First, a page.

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I was quite fortunate to attend Greg Wilson's excellent talk on software development called Bits of Evidence at the Toronto StackOverflow Dev Days last fall. The premise of his talk was that as programmers we tend to hold certain "truths" as self-evident, when there is actual scientific data that refutes those ideas.

In the presentation, Greg explains that it wasn't until 1992 that we even had the idea of Evidence Based Medicine. That is, using the results of scientific studies to make medical decisions. Today, the idea that we would do anything else seems ludicrous.

As a parent, I look around at all the "parenting methodologies":

...and I think they're all interesting ideas worth exploring, but for some reason we aren't saying, "do we have any evidence that show they actually work?" To me, they all seem to smack of marketing, and call me weird, but I don't think parenting methodologies should be a popularity contest.

So I wondered, could there possibly be something along the lines of "Evidence Based Parenting"? It turns out I didn't coin the term. I recently read an excerpt from NurtureShock and was surprised that they backed up the claims with data. Fans of this website will not be surprised that I found this to be refreshing, to say the least! :-) I was most impressed by ceejayoz's answer about SIDS and the Back To Sleep Campaign. This is the kind of information that makes me more confident in my choices as a parent.

So I want to know more. Does anyone have any experience with Evidence Based Parenting, and can you recommend any good resources?

asked 06 Jan '10, 04:07

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Scott ♦♦
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edited 06 Jan '10, 11:29

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How coincidental - we just bought the exact attachment parenting and BLW books and just received Nurture Shock for Christmas and am very keen to get stuck into it!!

(06 Jan '10, 04:30) Lin
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Is your "I didn't coin the term" link meant to simply take me to Google Canada?

(06 Jan '10, 09:42) Artemis

@Artemis: no - it has a search query built in. I wonder why it doesn't auto-redirect. Try it now.

(06 Jan '10, 11:29) Scott ♦♦
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+1 I love the expression "Evidence based Parenting", it somehow helps reinforces my beliefs as a parent too.

(06 Jan '10, 11:44) Emi
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I really like the idea of evidence based parenting but I'm wondering how many effective parenting approaches are dependent on the personality of the child.

(06 Jan '10, 15:52) Kiesa ♦
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@Kiesa: True, not to mention the genetics of the child. I think we're close to a time when genetic testing will give us the ability to customize the upbringing based on genetic factors (with all the cool and scary stuff that goes along with that).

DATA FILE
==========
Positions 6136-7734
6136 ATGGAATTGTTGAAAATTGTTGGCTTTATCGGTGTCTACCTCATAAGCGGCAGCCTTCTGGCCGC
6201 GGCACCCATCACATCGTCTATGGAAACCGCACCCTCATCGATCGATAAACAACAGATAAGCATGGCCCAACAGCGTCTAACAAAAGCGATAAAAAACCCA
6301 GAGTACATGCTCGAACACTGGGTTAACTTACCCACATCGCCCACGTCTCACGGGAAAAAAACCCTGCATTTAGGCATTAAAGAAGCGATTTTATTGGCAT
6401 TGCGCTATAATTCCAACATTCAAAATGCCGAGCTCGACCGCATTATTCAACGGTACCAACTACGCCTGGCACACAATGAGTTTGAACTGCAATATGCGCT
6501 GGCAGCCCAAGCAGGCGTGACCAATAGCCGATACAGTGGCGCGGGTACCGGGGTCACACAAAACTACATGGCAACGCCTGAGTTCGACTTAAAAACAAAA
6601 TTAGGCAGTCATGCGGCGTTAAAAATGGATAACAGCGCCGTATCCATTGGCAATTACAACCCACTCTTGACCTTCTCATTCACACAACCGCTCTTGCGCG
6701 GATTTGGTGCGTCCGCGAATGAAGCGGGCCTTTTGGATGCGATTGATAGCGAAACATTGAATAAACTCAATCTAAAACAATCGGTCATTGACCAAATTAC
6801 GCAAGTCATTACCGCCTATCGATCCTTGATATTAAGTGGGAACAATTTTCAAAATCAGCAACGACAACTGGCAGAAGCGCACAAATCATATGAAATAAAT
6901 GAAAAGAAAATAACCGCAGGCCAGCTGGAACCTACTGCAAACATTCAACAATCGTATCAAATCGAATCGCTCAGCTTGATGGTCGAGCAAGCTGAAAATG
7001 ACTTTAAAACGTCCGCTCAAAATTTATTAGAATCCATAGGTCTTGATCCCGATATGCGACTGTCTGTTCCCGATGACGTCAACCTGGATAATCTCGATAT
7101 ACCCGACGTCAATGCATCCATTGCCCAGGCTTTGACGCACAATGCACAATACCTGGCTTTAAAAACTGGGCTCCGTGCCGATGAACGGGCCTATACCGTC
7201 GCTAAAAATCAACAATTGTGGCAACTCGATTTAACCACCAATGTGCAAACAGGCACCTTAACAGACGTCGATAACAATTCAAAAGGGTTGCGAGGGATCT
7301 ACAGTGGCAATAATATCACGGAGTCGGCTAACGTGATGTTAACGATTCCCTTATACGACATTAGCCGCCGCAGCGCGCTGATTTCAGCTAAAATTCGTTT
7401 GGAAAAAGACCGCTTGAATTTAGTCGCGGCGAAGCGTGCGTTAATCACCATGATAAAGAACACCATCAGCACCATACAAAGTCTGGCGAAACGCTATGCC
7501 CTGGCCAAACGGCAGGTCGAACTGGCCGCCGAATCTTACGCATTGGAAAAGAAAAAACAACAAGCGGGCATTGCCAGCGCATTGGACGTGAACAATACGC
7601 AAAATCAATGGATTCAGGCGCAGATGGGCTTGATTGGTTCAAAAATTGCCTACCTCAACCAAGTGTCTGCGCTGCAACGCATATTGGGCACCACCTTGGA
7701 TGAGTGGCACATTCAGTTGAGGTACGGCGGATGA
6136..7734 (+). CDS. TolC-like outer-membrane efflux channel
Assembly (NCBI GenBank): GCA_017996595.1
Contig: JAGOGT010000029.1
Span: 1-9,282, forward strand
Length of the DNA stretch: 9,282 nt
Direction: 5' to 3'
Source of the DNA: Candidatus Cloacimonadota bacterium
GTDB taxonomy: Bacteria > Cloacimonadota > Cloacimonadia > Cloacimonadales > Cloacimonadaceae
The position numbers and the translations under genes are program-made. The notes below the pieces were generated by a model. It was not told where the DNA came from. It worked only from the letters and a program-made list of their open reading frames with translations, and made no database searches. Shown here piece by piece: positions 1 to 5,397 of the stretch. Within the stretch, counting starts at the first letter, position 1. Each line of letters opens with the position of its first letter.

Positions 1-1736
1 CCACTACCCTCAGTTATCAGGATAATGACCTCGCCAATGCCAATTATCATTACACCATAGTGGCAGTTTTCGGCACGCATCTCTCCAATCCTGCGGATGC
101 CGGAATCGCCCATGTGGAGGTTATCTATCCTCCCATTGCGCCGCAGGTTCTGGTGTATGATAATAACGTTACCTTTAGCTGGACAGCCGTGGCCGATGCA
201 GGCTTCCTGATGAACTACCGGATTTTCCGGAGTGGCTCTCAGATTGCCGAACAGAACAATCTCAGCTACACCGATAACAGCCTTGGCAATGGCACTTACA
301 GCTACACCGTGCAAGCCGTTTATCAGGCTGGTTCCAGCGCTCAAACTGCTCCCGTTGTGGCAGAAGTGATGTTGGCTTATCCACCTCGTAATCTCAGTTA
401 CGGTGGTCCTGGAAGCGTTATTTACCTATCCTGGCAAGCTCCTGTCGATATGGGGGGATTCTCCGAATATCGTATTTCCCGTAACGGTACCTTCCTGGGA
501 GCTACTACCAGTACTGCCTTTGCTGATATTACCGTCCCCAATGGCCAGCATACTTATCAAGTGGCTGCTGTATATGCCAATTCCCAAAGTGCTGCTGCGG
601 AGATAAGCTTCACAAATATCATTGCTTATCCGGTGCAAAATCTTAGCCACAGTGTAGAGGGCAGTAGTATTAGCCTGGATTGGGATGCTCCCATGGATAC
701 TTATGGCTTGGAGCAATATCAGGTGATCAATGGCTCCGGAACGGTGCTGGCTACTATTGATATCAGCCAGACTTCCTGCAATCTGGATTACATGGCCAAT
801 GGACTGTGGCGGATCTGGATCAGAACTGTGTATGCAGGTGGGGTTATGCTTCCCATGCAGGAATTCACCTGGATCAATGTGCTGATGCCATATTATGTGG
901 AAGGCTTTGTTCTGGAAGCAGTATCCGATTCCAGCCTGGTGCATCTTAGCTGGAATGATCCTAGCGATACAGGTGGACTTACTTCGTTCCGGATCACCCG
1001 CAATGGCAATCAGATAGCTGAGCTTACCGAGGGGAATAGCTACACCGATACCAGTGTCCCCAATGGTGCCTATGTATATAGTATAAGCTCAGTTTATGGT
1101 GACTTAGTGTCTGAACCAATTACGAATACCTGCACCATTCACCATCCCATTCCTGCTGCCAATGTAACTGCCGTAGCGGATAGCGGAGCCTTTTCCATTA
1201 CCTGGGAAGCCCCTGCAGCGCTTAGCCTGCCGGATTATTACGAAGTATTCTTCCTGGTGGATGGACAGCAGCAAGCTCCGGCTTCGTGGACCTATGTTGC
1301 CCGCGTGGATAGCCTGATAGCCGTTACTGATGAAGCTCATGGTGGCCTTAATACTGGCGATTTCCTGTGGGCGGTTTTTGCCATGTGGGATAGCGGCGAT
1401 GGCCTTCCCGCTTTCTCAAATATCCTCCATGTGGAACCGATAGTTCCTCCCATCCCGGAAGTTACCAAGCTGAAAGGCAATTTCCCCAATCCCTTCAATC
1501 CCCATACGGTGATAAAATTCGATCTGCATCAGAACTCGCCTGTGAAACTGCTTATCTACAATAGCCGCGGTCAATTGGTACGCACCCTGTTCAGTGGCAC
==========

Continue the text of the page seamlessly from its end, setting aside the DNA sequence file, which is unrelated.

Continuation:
(07 Jan '10, 01:18) Scott ♦♦
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Doing some more investigation, I was really impressed by the site www.parentingscience.com. In an email exchange, the site's author, Gwen Dewar, Ph.D., said:

It is, as far as I know, the only rigorous, in-depth, general interest, fully-referenced, evidence-based parenting site available. I do a great deal of research and (perhaps even more important) analysis.

There is an excellent page on the scientific research related to attachment parenting.

There is also a page with links to other Evidence Based Parenting sites.

link

answered 13 Jan '10, 00:48

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Scott ♦♦
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+1! The Parenting Science site is fantastic! I found some great information on breastfeeding there that was very helpful.

(13 Jan '10, 02:28) Artemis

+1 Very interesting site!

(13 Jan '10, 04:40) cat_g

I've read most of the two books you linked that were put out by the Sears family of doctors, Attachment Parenting and The Vaccine Book. Both books discuss the evidence for and against the recommendations they make. In the case of Attachment Parenting, by the husband and wife William and Martha Sears (a pediatrician and a nurse, respectively), they give mostly anecdotal evidence for their methods based on their own large family and on the experiences of their patients who used the same methods. Their son, Bob Sears, is the author of The Vaccine Book, and he claims to have read just about every journal article and research study on vaccines, and he references many articles in the book, so I feel like there is plenty of research behind the book. He also readily acknowledges that, despite all of the research he has done, there is not enough evidence to conclude that vaccines are inherently dangerous, but also not enough research to ensure that all vaccines are necessary or necessarily safe. I also read the first chapter of Nutureshock and, like you, I was pleased to see its use of peer reviewed studies for making recommendations on parenting. Another favorite science-based parenting book of mine that I've recommended on Moms4Moms before is Bright From The Start.